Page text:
• Call your local animal control or the police for assistance.

Pets depend on our common sense. Spread the love.

Dog Training: Protecting Your Garden and Your Dog

Ah, the joys of gardening...with your dog!

Ah, the joys of summer. If there’s anything to get Fido off the couch after a long winter’s inactivity, it’s the prospect of digging in those lovely beds of newly overturned earth that you so thoughtfully provided. Followed, of course, by a dip in the pond.

Say what? That wasn’t your plan. If your dog is old/and or sedate, you’re probably shared many happy moments together:  the dog — snoozing peacefully in the sun, you — weeding the vegetable garden. But if you have a puppy or active breed, chances are good your garden has seen more upturned soil than a backhoe could shovel.

Animal trainers and behaviorists are divided over how to teach a dog proper behavior in the yard. But the ideas fall into four basic categories:

1. Confinement: your dog has his own dog run. Generally this area should include shelter from both heat and cold, a regularly filled water bowl, and some chew toys to occupy his time.

2. Reward: your dog gets her own sandbox. You create her own special area (a mixture of half sand/half mulch is suggested) to dig in, and to ensure she does, bury treats and small toys in there for her to discover.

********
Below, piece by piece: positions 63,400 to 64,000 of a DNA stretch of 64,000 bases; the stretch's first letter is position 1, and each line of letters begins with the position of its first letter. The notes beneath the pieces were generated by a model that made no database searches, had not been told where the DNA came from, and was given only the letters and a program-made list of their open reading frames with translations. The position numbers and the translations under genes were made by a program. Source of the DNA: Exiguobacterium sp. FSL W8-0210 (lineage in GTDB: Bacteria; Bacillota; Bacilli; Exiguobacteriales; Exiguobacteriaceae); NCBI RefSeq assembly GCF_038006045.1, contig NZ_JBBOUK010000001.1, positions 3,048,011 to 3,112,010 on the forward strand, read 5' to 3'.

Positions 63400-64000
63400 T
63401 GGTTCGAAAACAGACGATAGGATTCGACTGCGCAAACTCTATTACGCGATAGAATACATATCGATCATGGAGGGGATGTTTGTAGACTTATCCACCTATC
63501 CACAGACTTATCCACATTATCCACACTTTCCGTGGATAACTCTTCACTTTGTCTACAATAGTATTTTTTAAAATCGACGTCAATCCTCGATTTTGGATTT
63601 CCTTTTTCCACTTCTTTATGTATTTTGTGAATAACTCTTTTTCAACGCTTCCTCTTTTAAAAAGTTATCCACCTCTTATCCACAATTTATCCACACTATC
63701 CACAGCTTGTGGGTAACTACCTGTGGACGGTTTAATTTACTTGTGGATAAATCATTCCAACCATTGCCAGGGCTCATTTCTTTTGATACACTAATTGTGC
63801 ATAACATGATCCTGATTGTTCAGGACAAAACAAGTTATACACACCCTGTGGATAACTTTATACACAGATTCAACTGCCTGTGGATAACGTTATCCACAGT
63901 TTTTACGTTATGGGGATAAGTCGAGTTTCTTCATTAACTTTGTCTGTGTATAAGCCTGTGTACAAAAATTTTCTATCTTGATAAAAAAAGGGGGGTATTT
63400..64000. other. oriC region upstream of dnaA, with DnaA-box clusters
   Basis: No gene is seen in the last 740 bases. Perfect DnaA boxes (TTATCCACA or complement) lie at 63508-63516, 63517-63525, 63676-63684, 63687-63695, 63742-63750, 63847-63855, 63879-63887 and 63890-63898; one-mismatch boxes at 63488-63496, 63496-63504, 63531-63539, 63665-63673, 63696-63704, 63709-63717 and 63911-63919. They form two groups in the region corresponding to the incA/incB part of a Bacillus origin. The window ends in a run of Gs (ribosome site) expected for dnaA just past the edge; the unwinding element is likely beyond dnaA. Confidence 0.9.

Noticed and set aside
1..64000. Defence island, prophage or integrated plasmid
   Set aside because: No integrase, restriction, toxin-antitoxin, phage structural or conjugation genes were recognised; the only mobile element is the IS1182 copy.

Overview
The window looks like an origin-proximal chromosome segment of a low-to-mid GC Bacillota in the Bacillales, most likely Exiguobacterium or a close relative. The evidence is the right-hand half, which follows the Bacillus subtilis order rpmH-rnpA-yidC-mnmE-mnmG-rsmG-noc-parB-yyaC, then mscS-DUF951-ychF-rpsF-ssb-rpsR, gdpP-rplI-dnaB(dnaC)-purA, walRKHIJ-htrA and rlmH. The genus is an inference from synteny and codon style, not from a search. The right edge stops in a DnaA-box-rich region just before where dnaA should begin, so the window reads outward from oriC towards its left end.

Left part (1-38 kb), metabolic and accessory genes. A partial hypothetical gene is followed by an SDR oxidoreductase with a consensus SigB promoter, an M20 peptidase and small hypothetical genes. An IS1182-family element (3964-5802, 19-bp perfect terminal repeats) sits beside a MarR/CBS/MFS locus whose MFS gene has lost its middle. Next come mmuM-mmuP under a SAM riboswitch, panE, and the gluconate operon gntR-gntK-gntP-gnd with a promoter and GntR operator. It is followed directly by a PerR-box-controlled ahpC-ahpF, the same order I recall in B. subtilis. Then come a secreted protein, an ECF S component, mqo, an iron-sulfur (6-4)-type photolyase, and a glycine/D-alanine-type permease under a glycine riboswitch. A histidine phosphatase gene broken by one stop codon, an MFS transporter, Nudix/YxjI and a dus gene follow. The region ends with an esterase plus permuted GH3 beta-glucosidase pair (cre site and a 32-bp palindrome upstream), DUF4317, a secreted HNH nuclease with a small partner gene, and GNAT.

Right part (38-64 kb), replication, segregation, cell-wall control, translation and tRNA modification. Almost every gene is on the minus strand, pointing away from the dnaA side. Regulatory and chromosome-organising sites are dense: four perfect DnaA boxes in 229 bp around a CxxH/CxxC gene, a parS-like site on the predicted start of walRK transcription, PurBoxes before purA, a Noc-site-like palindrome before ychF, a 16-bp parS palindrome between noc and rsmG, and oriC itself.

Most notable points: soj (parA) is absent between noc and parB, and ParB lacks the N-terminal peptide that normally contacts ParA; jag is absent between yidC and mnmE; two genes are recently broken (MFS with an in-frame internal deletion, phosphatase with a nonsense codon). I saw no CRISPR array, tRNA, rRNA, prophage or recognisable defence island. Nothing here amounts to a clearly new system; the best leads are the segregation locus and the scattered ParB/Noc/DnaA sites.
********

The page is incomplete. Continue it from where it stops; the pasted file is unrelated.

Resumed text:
3. Deterrent: a common suggestion is burying chicken wire just below the ground surface and covering it with mulch. Dogs don’t like getting their paws caught in the wire and will avoid these areas. Rocks or ornamental borders can also help train dogs that these areas are off-limits.

4. Exhaustion: seriously, a dog that gets enough exercise (and attention) through regular walks is far less likely to take out excess energy on your plants.

Other suggestions include working with and not against the natural tendencies of your dog. Since all dogs love to “run the fence” and guard their territory, establishing permanent pathways along the fence line will be more helpful than trying to fight against this tendency. If you really want to spoil your dog, giving her a “window” or lookout in a solid fence line to view passers-by will also help keep her occupied.

Now that you’ve protected your yard, there are some things you’ll want to do to protect your dog as well. Chemical fertilizers can get on paws and be ingested if the dog licks its feet. So beware of using them in an area that your dog would roam or seek organic alternatives.

A wide variety of common plants, including daphne, hydrangeas, and marigolds can be harmful if consumed. Complete lists of plants that are toxic to pets are readily available on the Internet, and your vet should be called at once if your dog has eaten one of the varieties listed.

If you have a pond or water feature that your dog likes to frolic in, consider triple-lining it to reduce the risk of punctures from toenails. But keeping your dog out of the pond water is better for both your water garden’s aesthetics and your dog’s health. A buildup of fish, amphibian, and reptile waste in a pond can cause skin lesions if your dog plays in the water or an internal infection if he drinks it.

But if you love gardening and your dog, don’t hesitate to mix the two. After all when else but down on all fours are you going to get to experience the world from your dog’s eye view?